Tim: I think discovering your voice. And in comedy you do that ... I talked about the pet peeves things. I think anybody, even if you're not doing comedy, write about your pet peeve. You know, write a page on it. And you'll discover the things that piss you off and that lets you know a little bit about who you are, and what your voice ... And it takes a while to kind of discover your voice, and what you're passionate about writing. But that's the most important thing, is to understand what you love to write about and how you love to write about it.
Jay: Yeah. I think it probably helps in a corporate environment, too, just sort of having a consistent perspective and even a personal brand.
Tim: Oh yeah.
Jay: This is kind of my thing and everybody knows it and there you go.
Tim: Right. Absolutely.
Jay: Last question for Tim Washer, Creative Director at Cisco is if you could do a Skype call with any living person, who would it be and why?
Tim: You know what? I remember last time you asked me this. I don't think we said Skype, but it was Norman Lear.
Jay: Yes. I remember that.
Tim: I think he'd certainly be on the short list for sure. He produced the best comedies that history's seen, all the family and ... He was so brave in taking on racism. And he did it through humor. When you use humor, you make people laugh. They open up. We talked about you create some empathy with them, and they let their defenses down, and they're open to thinking about new ideas, or thinking about things differently. And I think Normal Lear did that so well, and still does some of that as well. But I'd say he'd be on the top of the list.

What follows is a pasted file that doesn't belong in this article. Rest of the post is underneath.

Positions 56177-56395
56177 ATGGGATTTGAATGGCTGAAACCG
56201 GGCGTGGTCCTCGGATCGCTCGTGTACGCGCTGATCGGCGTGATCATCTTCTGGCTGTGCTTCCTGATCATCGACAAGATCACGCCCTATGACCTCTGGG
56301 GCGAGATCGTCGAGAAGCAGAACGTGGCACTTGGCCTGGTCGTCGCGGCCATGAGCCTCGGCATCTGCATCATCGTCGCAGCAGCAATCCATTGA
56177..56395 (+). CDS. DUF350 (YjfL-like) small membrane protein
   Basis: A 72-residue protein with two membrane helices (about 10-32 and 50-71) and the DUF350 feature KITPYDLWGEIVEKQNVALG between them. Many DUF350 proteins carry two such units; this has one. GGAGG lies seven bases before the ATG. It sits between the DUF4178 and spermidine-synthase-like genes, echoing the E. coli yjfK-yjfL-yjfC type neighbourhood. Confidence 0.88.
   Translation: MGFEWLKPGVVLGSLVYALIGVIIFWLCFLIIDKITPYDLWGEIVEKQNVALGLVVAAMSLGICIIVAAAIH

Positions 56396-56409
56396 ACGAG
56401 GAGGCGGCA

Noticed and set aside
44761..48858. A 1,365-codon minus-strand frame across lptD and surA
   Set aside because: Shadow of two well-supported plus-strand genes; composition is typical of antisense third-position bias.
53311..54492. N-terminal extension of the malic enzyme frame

Jay: I think that is a fantastic answer. We'll make sure to link that up as well. Anybody who is not familiar with some of Mr. Lear's, maybe you're a younger person who's not familiar with some of his early pioneering TV work, we'll make sure to link it up on socialpros.com. Mr. Tim Washer, so great to see you. Thanks for doing this in person in your darkened hotel room here in the Hilton, downtown Cleveland, here for Content Marketing World.
Tim: That's right. The vampire diaries edition.
Jay: Yeah, we really need to ... We should get a picture of this and post that in the show notes too, because this is a little bit of an unusual production.
Tim: I'd say uncomfortable.
Jay: Yes.
Tim: Can we say that?
Jay: Sure, we can say awkward, for sure. Friends, thanks as always for listening to the show. Adam and I love each and every one of you. We'll be back next week with more from Social Pros.